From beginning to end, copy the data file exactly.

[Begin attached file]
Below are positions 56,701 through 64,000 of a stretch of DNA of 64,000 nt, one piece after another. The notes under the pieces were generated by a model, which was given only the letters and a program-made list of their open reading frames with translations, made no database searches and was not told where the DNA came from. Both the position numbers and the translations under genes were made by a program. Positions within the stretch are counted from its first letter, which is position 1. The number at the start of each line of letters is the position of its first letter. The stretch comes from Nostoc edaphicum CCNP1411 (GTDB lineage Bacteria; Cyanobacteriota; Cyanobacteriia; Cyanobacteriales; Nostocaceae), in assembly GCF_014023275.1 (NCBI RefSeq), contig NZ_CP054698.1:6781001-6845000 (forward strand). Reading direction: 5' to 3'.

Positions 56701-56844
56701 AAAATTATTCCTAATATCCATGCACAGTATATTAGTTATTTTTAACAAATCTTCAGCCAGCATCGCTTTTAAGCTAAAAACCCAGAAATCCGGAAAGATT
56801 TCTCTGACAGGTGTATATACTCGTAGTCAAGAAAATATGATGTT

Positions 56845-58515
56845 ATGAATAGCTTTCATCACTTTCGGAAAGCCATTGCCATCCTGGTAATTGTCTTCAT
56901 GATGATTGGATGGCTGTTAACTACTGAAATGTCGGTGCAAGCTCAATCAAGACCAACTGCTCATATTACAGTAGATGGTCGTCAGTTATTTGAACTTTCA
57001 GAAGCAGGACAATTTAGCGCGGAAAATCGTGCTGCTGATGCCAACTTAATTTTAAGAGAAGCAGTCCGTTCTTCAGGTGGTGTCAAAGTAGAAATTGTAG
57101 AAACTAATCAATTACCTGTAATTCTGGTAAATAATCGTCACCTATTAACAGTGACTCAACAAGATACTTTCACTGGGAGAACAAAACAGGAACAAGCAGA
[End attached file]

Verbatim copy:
Below are positions 56,701 through 64,000 of a stretch of DNA of 64,000 nt, one piece after another. The notes under the pieces were generated by a model, which was given only the letters and a program-made list of their open reading frames with translations, made no database searches and was not told where the DNA came from. Both the position numbers and the translations under genes were made by a program. Positions within the stretch are counted from its first letter, which is position 1. The number at the start of each line of letters is the position of its first letter. The stretch comes from Nostoc edaphicum CCNP1411 (GTDB lineage Bacteria; Cyanobacteriota; Cyanobacteriia; Cyanobacteriales; Nostocaceae), in assembly GCF_014023275.1 (NCBI RefSeq), contig NZ_CP054698.1:6781001-6845000 (forward strand). Reading direction: 5' to 3'.

Positions 56701-56844
56701 AAAATTATTCCTAATATCCATGCACAGTATATTAGTTATTTTTAACAAATCTTCAGCCAGCATCGCTTTTAAGCTAAAAACCCAGAAATCCGGAAAGATT
56801 TCTCTGACAGGTGTATATACTCGTAGTCAAGAAAATATGATGTT

Positions 56845-58515
56845 ATGAATAGCTTTCATCACTTTCGGAAAGCCATTGCCATCCTGGTAATTGTCTTCAT
56901 GATGATTGGATGGCTGTTAACTACTGAAATGTCGGTGCAAGCTCAATCAAGACCAACTGCTCATATTACAGTAGATGGTCGTCAGTTATTTGAACTTTCA
57001 GAAGCAGGACAATTTAGCGCGGAAAATCGTGCTGCTGATGCCAACTTAATTTTAAGAGAAGCAGTCCGTTCTTCAGGTGGTGTCAAAGTAGAAATTGTAG
57101 AAACTAATCAATTACCTGTAATTCTGGTAAATAATCGTCACCTATTAACAGTGACTCAACAAGATACTTTCACTGGGAGAACAAAACAGGAACAAGCAGA